The search kingpin Google has offered three recommendations when it comes to creating a mobile commerce website that they can easily index for consumers searching the mobile web. First and foremost is responsive web design.
Responsive web design uses a set of content to build websites that fit well on the screen size of the device requesting the site. It shifts blocks of content up and down or left and right to create a site that looks good on a PC, tablet, smartphone, or TV, and theoretically saves the retailer the hassle of building a separate site optimized for smartphones or tablets. However, it is a resource-intensive program and requires rare coding skills.
“The web is ever expanding and for Google that means adding all of this processing power to crawl and index the web,” said IProspect search-marketing specialist Katerina Potter. “When you have all these different devices and a separate site for each, that eats up a lot of processing power on the part of the search engine, so Google is thinking ahead and making sure people think about reusing resources in a singular way.”
Responsive web design offers a retailer one set of content on one URL usable on any device. “In the long term it’s a win-win for site publishers and search engines, but it’s not something that’s within reach of a lot of companies at the moment,” Potter said. “It’s very forward-thinking of Google. But the bottom line is responsive design saves Google resources, so they are trying to prioritize it.”
Google’s second suggestion is to build a mobile site to create pages that contain all of the HTML required to build a desktop, tablet, or smartphone version of the page in the code. This would allow all HTML to be served from the same singular URL, but would add layers of complexity to the sites construction.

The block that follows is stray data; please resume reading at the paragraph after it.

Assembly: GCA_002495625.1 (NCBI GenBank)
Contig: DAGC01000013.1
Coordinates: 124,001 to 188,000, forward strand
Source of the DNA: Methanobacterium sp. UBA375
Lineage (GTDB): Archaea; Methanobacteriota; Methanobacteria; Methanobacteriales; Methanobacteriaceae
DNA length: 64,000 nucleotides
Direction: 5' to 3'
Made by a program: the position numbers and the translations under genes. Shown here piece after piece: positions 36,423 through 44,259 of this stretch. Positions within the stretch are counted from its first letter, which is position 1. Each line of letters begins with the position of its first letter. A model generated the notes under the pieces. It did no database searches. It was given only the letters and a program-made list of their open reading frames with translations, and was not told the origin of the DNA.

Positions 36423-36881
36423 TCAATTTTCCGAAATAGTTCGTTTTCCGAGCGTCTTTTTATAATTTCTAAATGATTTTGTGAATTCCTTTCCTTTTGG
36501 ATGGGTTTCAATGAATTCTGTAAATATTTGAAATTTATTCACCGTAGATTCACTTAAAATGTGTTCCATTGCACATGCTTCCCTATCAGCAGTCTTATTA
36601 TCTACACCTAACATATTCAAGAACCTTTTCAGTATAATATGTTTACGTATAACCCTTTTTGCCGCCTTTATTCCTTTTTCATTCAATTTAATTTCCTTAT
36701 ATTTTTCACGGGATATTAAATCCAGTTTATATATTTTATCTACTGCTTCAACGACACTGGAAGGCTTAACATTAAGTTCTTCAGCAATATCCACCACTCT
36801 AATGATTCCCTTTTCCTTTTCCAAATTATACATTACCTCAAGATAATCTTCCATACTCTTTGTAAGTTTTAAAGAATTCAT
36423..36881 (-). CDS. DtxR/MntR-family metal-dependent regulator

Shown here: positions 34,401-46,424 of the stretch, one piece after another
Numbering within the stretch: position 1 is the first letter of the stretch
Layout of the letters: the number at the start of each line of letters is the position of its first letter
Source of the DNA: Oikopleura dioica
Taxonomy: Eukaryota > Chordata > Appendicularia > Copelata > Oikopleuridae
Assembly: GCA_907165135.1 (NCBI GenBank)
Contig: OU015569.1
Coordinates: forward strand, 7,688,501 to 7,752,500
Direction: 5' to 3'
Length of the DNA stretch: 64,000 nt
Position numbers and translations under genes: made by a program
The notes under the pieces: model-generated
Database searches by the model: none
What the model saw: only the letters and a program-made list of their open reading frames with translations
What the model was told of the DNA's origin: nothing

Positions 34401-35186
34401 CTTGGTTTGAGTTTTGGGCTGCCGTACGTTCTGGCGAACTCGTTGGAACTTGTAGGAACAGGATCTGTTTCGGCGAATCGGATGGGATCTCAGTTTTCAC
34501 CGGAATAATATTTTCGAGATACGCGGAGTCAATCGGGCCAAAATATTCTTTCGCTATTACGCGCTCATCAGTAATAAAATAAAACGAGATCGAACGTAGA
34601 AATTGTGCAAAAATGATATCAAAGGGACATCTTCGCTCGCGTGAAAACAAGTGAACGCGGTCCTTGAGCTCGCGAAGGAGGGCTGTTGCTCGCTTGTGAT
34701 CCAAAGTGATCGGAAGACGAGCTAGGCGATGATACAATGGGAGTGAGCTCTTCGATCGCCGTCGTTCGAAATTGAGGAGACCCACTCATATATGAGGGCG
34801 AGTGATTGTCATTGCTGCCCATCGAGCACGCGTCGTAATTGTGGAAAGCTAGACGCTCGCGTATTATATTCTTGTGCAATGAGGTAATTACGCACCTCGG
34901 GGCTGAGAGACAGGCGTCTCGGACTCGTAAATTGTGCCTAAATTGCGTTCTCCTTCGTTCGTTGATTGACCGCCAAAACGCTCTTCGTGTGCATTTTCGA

“The search engine and web server will detect what type of device you are using and based on that device a different HTML will be served from the same URL,” said Potter. “This is an option that gives a little more control over what kind of content is being served on devices, and it’s still easy for users to share and link because content resides on the same URL. However, this is something Google cautions against. Communication between the server and the search engine sometimes can go astray. I don’t recommend this option. It is out there for folks to explore, but it’s not ideal because of the ways web sites and servers work at this point.”
The third option is to build a whole separate mobile commerce site entirely. Most retailers in m-commerce have already done this however, and Google says if a retailer chooses this route, it would need to use annotations in site code that indicate that a page is part of a mobile site and contains content that will be delivered to a mobile device.
“There are a lot of companies that have invested in mobile sites and they don’t want them to go away, so a way to mitigate that is to make sure that Google knows what it’s crawling is a mobile site,” said Potter.
“That’s where this canonical annotation comes in, to indicate that this mobile content is the same as this desktop content. This needs to be performed on every page of the mobile site. What Google is doing is using the desktop ranking for the mobile ranking as well. But when you get the mobile search results page, the search engine will redirect you to the mobile page.”
Potter is unclear on which path retailers should take and says that each website has its own unique needs. She says it really depends on the individual site design.
“If you have a simple site it’s not that difficult to implement responsive design,” she says. “But if your site was coded 10 years ago and it hasn’t been updated in 10 years, it might be more difficult to implement responsive web design. It depends on the structure and design, there are a lot of variables, and we make this decision on a case-by-case basis.”
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